Want in on Google Voice’s web-based, transcribed, custom-greeted voicemail, but you’re not quite ready to adopt a new number? Starting tonight, Voice users can choose to keep their number and still get Google’s upgraded voicemail features. (Note that this still requires a Google Voice invite as GV is still in beta).
Google Voice is a Swiss Army knife of cool and free phone service add-ons — including free SMSes, an online mailbox for voice messages, the ability to have one number ring all of your phone numbers simultaneously, low international rates and a customized voicemail messages for every contact. It’s not phone service per se though, since you still need a mobile phone or landline.
But using Google Voice requires users to use their Google Voice number as their main number. That’s a not-inconsiderable burden, given that some mobile phone users have thousands of contacts who know their number and don’t want the hassle of changing business cards and forcing others to update their contacts.
Google’s solution? Create a light version that gives phone-number-huggers better voicemail. Using a mobile carrier’s call-forwarding codes, Google Voice Light will send a mobile phone’s unanswered calls to a Google-powered mailbox. When callers leave a message there, Google records and transcribes it, and saves it in an online mailbox. The roughly translated text and a link to an online recording can be sent via SMS or e-mail.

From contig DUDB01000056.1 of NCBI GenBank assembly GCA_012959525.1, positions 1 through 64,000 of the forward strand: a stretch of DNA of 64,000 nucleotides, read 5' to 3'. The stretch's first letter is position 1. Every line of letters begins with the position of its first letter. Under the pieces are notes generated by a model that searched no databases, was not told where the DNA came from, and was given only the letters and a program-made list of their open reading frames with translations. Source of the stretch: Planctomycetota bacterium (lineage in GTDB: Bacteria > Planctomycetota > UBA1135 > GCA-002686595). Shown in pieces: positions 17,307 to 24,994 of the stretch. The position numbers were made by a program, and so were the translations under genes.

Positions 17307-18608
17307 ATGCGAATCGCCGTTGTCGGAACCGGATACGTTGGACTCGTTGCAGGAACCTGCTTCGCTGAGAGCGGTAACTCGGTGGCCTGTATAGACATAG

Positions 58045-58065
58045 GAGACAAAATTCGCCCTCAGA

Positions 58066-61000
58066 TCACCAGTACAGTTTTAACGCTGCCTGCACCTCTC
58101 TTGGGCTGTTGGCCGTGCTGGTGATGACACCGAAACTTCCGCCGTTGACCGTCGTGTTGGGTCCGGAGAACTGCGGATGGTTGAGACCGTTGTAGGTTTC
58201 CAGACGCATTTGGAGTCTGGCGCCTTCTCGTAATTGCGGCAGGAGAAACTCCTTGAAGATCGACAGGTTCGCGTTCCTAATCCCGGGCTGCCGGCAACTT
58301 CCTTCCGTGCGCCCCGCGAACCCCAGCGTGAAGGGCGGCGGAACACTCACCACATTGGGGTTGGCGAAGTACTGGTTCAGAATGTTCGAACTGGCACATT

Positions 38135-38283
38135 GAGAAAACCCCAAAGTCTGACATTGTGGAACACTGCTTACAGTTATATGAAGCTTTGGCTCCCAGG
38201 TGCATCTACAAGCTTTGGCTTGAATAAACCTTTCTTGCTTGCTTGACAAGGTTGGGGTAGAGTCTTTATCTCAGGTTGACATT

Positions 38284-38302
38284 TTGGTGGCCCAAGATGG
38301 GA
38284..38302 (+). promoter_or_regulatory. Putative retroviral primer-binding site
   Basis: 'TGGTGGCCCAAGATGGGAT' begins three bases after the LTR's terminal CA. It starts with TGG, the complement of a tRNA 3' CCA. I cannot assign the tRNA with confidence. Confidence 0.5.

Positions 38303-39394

The capability will also benefit those who have migrated to Google Voice, since currently the voicemail feature only kicks in when people call the Google Voice number, which forwards the call to a user’s mobile phone. Currently, those who call the mobile phone directly leave a message using the mobile carrier’s network, but with the new system, those calls can be diverted as well.
The voice messages can be stored in perpetuity, forwarded to family or friends, and they can be saved, even if you decide to switch mobile carriers. In return, Google gets your loyalty, more users with Google accounts and more pages for it to place online ads. That’s also not including the training data it gets for its translation engine — not dissimilar to why Google offers a free phone number lookup: GOOG-411.
This doesn’t really help me since my carrier charges for forwarded calls… bummer.
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